A few weeks ago we purchased a Canon HV20 camcorder. As a camera, it lacks certain basic features, but its power and price tag make it a very tempting purchase for the independent filmmaker and video producer alike. For our projects, the HV20 will primarily be used as a DV and HDV tape deck for capturing footage acquired on other cameras, but its small size makes it convenient to carry around, and it can be handy to have a secondary camera on most shoots.
As you can see, it’s quite tiny. This means it can fit into almost any bag, but also that it’s virtually impossible to hold still. It weighs just over a pound and is less than six inches long, so it has no inertia to speak of. The integral optical stabilization may remove the majority of the shakes, but there’s still plenty of jitter left over, especially banking rotation.
The tiny size also means an itty-bitty lens. It’s a pretty good lens, with 10x optical zoom and a 50° wide angle view, but a dust speck looks like a blimp through the viewfinder. The built-in automatic lens cap is neat, but I would suggest getting a 43mm UV or polarizing filter for extra protection, and an after-market lens hood is a must.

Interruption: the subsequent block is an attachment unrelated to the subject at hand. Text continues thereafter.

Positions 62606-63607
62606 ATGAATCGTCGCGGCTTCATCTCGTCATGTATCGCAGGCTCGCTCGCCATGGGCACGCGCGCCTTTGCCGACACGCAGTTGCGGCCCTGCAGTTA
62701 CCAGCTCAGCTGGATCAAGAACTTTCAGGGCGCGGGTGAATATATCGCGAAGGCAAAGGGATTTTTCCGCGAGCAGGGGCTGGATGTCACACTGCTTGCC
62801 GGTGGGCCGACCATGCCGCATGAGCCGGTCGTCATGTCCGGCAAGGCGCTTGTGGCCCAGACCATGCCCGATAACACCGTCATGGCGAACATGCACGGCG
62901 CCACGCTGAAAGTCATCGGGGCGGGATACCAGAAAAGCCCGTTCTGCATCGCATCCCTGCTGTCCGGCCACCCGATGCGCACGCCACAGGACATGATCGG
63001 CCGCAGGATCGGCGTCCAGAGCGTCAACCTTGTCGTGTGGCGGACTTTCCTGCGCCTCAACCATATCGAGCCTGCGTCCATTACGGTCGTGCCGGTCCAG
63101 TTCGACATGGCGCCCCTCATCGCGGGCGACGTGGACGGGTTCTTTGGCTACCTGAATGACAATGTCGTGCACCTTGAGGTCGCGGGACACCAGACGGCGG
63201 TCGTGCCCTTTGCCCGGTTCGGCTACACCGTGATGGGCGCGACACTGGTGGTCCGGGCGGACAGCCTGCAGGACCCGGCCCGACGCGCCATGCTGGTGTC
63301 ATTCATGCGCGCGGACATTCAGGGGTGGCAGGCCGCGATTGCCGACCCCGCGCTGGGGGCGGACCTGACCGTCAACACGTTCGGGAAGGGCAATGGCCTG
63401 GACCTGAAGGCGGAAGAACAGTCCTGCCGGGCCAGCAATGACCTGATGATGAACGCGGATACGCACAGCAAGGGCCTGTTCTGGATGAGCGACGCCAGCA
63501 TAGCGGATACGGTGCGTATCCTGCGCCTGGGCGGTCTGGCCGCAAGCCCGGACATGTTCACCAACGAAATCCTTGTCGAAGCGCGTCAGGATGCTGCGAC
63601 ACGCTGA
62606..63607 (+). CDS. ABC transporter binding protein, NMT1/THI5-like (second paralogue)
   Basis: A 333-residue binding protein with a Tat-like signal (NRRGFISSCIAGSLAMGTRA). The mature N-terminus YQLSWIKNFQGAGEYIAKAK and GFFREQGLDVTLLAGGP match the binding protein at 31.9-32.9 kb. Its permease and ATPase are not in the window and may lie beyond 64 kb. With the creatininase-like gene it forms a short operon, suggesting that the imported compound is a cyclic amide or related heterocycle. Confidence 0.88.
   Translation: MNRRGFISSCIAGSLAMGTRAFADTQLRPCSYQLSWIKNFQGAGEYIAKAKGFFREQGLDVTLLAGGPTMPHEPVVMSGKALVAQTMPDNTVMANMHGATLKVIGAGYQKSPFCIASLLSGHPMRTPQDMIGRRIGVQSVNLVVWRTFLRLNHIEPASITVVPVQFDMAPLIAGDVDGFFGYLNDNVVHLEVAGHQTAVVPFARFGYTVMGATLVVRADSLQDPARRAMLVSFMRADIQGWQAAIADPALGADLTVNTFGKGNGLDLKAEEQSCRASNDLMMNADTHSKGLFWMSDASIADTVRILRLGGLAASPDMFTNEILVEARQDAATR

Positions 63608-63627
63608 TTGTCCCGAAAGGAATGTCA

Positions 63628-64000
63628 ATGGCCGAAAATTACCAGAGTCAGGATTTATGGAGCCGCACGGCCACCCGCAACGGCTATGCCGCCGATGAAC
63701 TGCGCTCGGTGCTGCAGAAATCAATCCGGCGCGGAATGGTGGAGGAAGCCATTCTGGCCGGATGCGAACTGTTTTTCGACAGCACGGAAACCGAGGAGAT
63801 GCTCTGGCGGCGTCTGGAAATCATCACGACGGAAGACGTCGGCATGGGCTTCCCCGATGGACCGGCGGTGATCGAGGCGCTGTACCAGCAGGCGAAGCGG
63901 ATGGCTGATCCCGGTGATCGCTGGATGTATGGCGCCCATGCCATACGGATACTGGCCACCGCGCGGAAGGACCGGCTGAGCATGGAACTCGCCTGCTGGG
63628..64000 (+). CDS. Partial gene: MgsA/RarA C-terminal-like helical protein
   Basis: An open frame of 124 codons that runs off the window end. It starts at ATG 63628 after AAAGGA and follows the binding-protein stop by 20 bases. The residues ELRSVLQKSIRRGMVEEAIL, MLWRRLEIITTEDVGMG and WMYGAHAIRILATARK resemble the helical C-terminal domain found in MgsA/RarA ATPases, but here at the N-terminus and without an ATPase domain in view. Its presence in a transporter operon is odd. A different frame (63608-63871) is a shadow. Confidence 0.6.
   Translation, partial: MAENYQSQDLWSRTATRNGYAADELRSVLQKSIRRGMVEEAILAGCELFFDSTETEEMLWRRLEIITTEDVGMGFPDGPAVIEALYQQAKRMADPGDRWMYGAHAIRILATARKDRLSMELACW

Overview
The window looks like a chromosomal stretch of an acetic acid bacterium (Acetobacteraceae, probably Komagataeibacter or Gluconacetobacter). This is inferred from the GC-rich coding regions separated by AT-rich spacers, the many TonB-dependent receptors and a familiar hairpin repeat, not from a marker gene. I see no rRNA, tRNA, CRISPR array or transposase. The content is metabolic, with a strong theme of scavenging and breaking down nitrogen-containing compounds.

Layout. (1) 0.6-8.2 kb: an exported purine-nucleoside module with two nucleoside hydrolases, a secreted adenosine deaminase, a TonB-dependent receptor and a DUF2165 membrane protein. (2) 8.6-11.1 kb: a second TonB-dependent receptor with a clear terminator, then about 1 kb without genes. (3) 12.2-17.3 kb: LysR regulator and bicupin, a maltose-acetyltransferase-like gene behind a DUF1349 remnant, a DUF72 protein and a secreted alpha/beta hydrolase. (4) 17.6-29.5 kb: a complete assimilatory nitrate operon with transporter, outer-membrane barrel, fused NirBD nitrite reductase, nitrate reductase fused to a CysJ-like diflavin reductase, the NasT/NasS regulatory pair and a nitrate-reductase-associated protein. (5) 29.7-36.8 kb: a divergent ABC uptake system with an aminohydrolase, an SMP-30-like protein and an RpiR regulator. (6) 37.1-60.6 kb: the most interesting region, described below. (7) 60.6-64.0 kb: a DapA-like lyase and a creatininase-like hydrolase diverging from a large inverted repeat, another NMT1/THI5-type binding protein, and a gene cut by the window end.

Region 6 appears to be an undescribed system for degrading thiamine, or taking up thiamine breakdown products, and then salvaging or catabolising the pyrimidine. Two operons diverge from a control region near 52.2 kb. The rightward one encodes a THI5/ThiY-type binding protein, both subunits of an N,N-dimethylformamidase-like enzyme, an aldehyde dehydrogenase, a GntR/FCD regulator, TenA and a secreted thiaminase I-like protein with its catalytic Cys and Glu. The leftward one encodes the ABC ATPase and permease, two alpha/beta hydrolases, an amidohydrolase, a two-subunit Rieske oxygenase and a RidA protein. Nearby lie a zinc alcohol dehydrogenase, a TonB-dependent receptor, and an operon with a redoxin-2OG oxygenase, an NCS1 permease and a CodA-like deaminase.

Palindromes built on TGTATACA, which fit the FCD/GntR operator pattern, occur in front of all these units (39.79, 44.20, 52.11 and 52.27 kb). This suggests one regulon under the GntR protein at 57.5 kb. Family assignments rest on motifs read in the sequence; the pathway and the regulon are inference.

A single 0.37” progressive CMOS chip feeds 1920×1800 images to the same DIGIC DV II processor that handles the data for the XL H1 and other HD Canon cameras. It can record 24p and 60i, but strangely does not shoot 30p or 30f footage. However, the tape deck can play most HDV formats, including all Canon versions, and the Firewire, HDMI, component and composite outs make it an ideal playback machine.
Unfortunately, it limits the shooter to largely automatic settings by linking aperture, shutter speed, gain, and neutral density filters to one control labeled “exposure.” Some control can be gained by switching to AV or TV modes, giving control to either iris or shutter speed, but the only way to manage them both is lock the “exposure” at a certain setting that will give you constant results.
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In my opinion, the greatest weakness is the lack of any manual gain control. Gain is evil. It’s often been said that video noise is just another area of artistic expression, but as long as video is being compressed, any increased signal noise means decreased video quality. The HDV codec throws enough data away when it compresses a pristine image; giving it the added detail of dancing high-gain noise only degrades the final output further. I hope that in the future Ca